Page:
Biden on Monday met with a bipartisan group of lawmakers as part of his push to get Capitol Hill on board with his roughly $2 trillion infrastructure proposal. The meeting did not include members of congressional leadership or high-profile moderates. Instead, the group was made up of lawmakers from both parties who have a history of working on infrastructure and sit on the committees that will shape the proposal as it moves through Congress.
“I’m prepared to negotiate as to the extent of my infrastructure project, as well as how we pay for it,” Biden said at the Oval Office meeting, striking a conciliatory tone.
Republicans have taken issue with the size and scope of the infrastructure package as well as how it’s paid for, arguing that Democrats are including a liberal wish list of items in their plan that threaten to derail a bipartisan compromise.
GOP Rep. Don Young, an Alaska Republican and one of the lawmakers to attend the meeting with Biden, said in a statement to CNN that he found Biden had “an appetite for bipartisanship,” but warned that addressing needs that move too far beyond the literal definition of infrastructure “could sink the bill.”
Here’s what else to watch as Congress gets to the process of turning these negotiations into legislation:
What one key Republican says after the meeting
One major issue that Republicans have raised is with how the President plans to pay for the legislation.
The infrastructure spending plan is the first of a two-part proposal to help the nation’s economy recover from the coronavirus pandemic. The President plans to pay for this part of his recovery package by raising corporate taxes — a core campaign promise the administration says would raise more than $2 trillion over the next 15 years.
Republican Sen. Roger Wicker of Mississippi, who was in the White House meeting with Biden on Monday, told reporters that “clearly there are parts of his program that are nonstarters for Republicans. The pay-for is a problem.”
He said that he told the President that the tax hikes in his infrastructure package would not win over Republicans.
Biden would raise the corporate income tax rate to 28%, up from 21%. The rate had been as high as 35% before former President Donald Trump and congressional Republicans cut taxes in 2017.
“It would be an almost impossible sell for the President to come to a bipartisan agreement that included undoing that signature law,” Wicker said. “I did tell him that. He disagrees.”
Wicker said they had a “lively discussion” overall and Biden was “highly engaged,” but he said it’s still an open question as to whether there will be a bipartisan deal, even as they discussed shared priorities such as improving rural broadband and water infrastructure.
Democrats have set the clock
If Democrats can’t win Republican votes in the Senate, passing a plan via reconciliation would allow them to rely only on Democratic votes.
But even that could pose challenges for the party as moderate Democratic Sen. Joe Manchin of West Virginia has forcefully urged bipartisanship, telling CNN recently, “Reconciliation was never intended to be our main focus or our main vehicle for legislation. That’s not legislating.”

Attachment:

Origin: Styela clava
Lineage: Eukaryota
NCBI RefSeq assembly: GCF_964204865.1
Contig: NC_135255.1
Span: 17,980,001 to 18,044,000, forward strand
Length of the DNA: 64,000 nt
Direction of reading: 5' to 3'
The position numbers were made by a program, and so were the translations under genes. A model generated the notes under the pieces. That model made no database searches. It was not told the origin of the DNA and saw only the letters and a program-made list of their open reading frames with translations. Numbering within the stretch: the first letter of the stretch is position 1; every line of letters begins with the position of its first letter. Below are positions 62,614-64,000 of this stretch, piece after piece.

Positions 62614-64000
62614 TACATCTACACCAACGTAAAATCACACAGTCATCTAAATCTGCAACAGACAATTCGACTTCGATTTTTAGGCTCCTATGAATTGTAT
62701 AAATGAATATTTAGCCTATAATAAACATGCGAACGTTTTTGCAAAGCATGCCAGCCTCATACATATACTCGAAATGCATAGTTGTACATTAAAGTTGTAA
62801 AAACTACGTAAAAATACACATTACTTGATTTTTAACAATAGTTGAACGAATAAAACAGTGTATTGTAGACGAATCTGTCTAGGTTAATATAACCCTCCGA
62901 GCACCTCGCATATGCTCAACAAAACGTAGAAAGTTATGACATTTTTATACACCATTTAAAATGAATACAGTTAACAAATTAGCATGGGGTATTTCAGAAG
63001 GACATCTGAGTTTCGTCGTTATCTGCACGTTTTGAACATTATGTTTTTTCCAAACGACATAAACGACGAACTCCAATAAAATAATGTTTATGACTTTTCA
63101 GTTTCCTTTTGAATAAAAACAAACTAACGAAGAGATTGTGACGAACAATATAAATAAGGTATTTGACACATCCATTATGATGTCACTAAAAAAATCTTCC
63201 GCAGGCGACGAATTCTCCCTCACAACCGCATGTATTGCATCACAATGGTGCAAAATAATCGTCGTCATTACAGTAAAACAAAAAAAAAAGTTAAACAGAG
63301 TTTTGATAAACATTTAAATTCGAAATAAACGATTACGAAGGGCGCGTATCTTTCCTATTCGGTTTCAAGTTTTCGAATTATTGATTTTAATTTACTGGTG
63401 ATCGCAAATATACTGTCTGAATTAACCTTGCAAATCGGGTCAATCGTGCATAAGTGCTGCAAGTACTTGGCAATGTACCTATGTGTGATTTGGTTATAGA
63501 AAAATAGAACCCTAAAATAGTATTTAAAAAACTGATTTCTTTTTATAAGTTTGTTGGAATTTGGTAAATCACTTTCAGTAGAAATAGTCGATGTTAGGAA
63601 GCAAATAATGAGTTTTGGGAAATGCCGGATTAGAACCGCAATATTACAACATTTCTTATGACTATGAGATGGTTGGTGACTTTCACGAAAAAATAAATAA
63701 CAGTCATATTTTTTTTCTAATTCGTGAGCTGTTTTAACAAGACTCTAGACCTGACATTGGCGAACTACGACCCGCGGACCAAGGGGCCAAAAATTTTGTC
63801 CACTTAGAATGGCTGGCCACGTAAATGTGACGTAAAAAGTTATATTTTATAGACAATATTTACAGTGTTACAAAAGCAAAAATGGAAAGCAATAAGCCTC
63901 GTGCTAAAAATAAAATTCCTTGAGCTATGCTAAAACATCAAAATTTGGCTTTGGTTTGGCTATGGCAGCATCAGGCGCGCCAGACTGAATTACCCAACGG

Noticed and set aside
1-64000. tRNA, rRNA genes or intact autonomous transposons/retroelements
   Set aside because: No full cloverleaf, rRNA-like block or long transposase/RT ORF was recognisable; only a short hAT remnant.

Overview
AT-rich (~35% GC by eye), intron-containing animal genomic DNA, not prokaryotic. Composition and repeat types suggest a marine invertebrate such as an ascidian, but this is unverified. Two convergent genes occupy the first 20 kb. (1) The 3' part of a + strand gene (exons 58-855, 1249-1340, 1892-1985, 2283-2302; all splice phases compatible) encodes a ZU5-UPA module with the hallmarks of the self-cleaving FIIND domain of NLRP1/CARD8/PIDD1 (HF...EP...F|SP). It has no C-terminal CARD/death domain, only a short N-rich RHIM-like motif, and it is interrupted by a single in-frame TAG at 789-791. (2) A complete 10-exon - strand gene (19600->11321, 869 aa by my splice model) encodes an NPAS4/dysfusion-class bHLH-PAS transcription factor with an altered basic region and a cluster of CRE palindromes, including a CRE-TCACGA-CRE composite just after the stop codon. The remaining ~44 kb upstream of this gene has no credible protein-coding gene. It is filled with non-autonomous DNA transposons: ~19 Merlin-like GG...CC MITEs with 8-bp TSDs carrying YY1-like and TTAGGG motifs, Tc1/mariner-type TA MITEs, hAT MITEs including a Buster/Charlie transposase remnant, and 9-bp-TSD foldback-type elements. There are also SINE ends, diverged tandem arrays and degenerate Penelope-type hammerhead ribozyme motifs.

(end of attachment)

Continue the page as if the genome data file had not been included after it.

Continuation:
For now, even amid GOP opposition to major elements of the plan, the White House is clearly trying to show a willingness to reach across party lines.
New Jersey Democratic Rep. Donald Payne, one of the lawmakers to participate in the bipartisan meeting, told reporters afterward of the President, “He’s ready and willing to negotiate and I think the Republicans were kind of surprised at his posture with respect to that. He is absolutely trying to meet them where we can get something done.”
There will of course be a limit to what Democrats are willing to do to reach across the aisle, however.
Payne said Biden did not seem open to lowering the tax rate, though he said, “he’s willing to discuss it.”
Sen. Maria Cantwell, a Democrat from Washington, said Biden made it clear to both sides that he plans to push for a broad package.
“I think his main point was like we’re not gonna go small, we’re going to get this right,” Cantwell said. “You know he wants a big package because the investment level is needed.”
Striking a note of caution, Young said in his statement on the meeting, however, “We must be very cautious about the goals of this bill and even the very definition of infrastructure. Roads, bridges, and ports are undoubtedly infrastructure, and I believe that energy grids, broadband, and clean water can fit the definition as well. But I have concern that moving too far beyond this could sink the bill.”
House Speaker Nancy Pelosi has indicated that she wants a bill to pass the House by July 4. When asked by CNN recently if she’s willing to scale back the price tag to win over Republicans, Pelosi said, “It can’t be too small because what we’re talking about now needs to be transformative and it has to be big.”
What’s in the bill
The President’s plan would heavily invest in rebuilding the nation’s crumbling infrastructure and shift to greener energy over the next eight years.
Among a number of provisions in the proposal:
- Biden would spend $621 billion on roads, bridges, public transit, rail, ports, waterways, airports and electric vehicles in service of improving air quality, reducing congestion and limiting greenhouse gas emissions.
- The plan would invest $213 billion toward building, renovating and retrofitting more than two million homes and housing units.
- Biden is also calling on Congress to invest $180 billion to advance US leadership in critical technologies, upgrade the US’s research infrastructure and establish the US as a leader in climate science, innovation and research and development.
For a more in-depth look at what’s in the proposal, check out CNN’s breakdown of the plan from late last month.